The Most Expensive Cars Sold at Auction in 2018

Luxury London

25 March 2019

Hagerty, the world’s largest insurance agency for classic cars, offers an insight into the latest trends being witnessed in the collectable car market

25 March 2019 | Luxury London

A 1955 Aston Martin DB3S takes part in the Mille Miglia 

The $48.4 million 1962 Ferrari 250 GTO was the biggest headline in the collector car world in 2018. This blue-blooded Italian captured the highest price ever paid for a car at auction at RM Sotheby’s Monterey, California, auction in August. Despite drawing huge crowds to the auction room, the sale was overshadowed by another 250 GTO that reportedly sold for $70 million in the private market earlier in 2018. During the same August weekend, a 1935 Duesenberg SSJ Roadster sold for $22 million at Gooding & Company’s auction. After bidding stalled near the $10 million estimate, it burst back into life and finished at a record for an American car and a public record for a pre-war car.

Plenty happened elsewhere in the collector car world last year that will have a more lasting impact than those eight-figure sales. For the first time, younger generations became the majority of people who were interested in acquiring collector vehicles, and their influence became evident in some surprising ways. Unlike Baby Boomers, younger collectors—Gen-X and millennials—don’t collect the cars of their youth.

One of the Golden Rules of car collecting is that people buy the cars they wanted (or had) as youths. Which means that over the past two decades, Baby Boomers were buying 1960s and 1970s sports and performance cars with fervour. Now that Gen-X and millennial buyers are moving into the market, logic suggests they will buy newer cars, but it turns out that cars from the 1960s and 1970s are just as compelling to these younger collectors. And who can blame them? Those cars were at their unregulated best—raucous, stylish, purely analog machines— and they are antidotes to today’s computerized cars.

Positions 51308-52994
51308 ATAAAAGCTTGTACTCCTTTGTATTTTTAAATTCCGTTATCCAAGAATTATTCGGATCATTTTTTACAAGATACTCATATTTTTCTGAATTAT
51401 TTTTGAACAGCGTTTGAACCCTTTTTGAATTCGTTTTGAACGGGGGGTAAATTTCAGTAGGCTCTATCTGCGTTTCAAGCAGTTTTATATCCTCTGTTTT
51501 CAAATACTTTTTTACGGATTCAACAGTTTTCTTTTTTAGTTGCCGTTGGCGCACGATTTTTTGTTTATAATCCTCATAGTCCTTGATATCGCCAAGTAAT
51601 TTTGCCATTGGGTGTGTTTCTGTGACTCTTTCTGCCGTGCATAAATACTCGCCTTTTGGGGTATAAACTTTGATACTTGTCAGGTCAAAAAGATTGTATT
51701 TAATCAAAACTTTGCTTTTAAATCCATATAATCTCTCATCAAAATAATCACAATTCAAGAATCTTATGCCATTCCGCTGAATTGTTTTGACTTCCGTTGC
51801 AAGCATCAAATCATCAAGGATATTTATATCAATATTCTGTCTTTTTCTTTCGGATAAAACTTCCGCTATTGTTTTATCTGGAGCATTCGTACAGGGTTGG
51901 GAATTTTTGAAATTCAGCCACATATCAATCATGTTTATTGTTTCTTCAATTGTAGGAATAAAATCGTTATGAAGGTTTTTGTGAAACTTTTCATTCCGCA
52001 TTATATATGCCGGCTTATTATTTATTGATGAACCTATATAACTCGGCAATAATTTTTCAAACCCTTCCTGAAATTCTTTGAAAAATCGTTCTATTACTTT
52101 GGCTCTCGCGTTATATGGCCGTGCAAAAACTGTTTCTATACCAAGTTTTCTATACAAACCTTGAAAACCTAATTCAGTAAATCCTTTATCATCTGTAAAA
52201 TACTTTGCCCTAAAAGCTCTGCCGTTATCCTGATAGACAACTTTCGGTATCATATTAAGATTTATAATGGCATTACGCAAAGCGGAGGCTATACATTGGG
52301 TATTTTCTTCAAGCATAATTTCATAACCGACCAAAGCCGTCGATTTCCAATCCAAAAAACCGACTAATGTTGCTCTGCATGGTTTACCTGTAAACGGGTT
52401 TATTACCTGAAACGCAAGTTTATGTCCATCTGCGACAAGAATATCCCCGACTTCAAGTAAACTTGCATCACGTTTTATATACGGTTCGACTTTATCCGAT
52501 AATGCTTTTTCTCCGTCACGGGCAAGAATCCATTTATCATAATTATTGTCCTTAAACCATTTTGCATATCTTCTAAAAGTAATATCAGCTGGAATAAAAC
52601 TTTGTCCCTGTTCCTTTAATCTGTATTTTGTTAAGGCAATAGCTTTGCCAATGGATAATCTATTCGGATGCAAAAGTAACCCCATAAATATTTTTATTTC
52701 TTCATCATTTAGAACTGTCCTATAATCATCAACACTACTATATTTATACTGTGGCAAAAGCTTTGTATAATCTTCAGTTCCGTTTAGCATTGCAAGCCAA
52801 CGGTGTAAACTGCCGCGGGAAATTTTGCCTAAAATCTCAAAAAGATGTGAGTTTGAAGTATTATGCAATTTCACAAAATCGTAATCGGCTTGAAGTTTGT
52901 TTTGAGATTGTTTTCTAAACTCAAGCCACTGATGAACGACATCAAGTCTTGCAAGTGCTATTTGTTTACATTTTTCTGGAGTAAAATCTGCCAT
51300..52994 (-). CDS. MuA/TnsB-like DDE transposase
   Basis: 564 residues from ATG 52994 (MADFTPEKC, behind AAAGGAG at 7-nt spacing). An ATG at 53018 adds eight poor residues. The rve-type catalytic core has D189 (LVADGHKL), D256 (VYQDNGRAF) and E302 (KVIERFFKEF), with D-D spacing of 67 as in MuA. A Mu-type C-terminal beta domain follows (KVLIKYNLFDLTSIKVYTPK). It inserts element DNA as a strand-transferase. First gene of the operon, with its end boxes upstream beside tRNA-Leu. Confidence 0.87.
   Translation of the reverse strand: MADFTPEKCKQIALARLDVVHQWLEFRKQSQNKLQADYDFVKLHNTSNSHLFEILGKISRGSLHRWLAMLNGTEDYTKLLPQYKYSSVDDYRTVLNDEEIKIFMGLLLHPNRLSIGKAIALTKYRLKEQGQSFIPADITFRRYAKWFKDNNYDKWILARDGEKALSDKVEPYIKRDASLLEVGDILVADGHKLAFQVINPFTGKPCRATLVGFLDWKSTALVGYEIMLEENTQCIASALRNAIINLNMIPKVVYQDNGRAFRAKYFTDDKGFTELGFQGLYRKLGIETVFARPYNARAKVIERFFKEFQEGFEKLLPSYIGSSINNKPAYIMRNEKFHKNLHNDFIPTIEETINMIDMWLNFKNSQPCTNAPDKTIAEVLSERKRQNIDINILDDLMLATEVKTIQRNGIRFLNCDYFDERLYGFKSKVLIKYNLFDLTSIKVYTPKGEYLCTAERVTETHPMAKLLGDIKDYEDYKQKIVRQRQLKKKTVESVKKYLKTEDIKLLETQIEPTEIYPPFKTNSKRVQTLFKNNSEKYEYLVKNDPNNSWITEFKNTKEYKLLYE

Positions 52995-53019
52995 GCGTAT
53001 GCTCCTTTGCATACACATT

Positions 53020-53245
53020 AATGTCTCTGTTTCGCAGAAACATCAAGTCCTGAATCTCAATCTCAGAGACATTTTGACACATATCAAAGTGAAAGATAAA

For years, Baby Boomers have dominated the collector car market, but their children are edging in. At the end of 2017, the majority of requests for quotes that Hagerty received to insure a collector car tipped toward Gen-X and younger enthusiasts. That trend continued in 2018, with 53% of quotes coming from Gen-X and younger collectors.

Another interesting facet that our data reveal: While Baby Boomers tend to have cars that are on average 14 years younger than they are, millennials tend to own cars that are on average seven years older than them. Among Hagerty policy-holders, the median model year for Pre-Boomers is 1964, Boomers 1968, Gen-X 1970, and millennials 1970.

New digital marketplaces for collector cars went mainstream in 2018. Curated online auction site Bring a Trailer increased its offerings to approximately 40 vehicles per day. Auctions start five days a week, and each auction lasts one week, providing plenty of time for opinionated commenters to weigh in. People visit the site not just to shop, but for entertainment. Facebook Marketplace is also gaining momentum. The established identities of the Facebook community and the network’s ability to present specific content of interest give it two big advantages over traditional online classifieds like Craigslist. The third online marketplace that grew in popularity in 2018 is Instagram, the Facebook-owned photo app. Instagram’s emphasis on visual content is an excellent medium for selling discretionary items, from handbags to antiques. Some vintage-car dealers sell primarily through Instagram, an undeniable acknowledgement of the ease and reach of these digital platforms.



1. 1962 Ferrari 250 GTO SI Coupe

$48,405,000 (approx. £36,500,000), RM Sotheby's

2. 1956 Ferrari 290 MM by Scaglietti

$22,005,000 (approx. £16,600,000) RM Sotheby's

3. 1935 Duesenberg SSJ Roadster

$22,000,000 (approx. £16,600,000), Gooding & Company 

4. 1963 Aston Martin DP215 Competition Prototype

$21,455,000 (approx. £16,200,000) RM Sotheby's

5. 1961 Aston Martin DB4 GT Zagato Coupe

$13,315,899 (approx. £9,910,000) Bonhams

6. 1966 Ford GT40 Mk II Coupe

$9,795,000 (approx. £7,385,000) RM Sotheby's

7. 1965 Ferrari 275 GTB Speciale Coupe

$8,085,000 (approx. £6,138,000) Gooding & Company

8. Ferrari 250 GT Tour de France Coupe

$6,600,000 (approx. £6,010,000) Gooding & Company

9. 1932-34 Alfa Romeo Tipo B Grand Prix Monoposto

$6,067,210 (approx. £4,574,000) Bonhams

10. 1985 Porsche 959 Paris-Dakar Rally Car

$5,945,000 (approx. £4,482,000) RM Sotheby's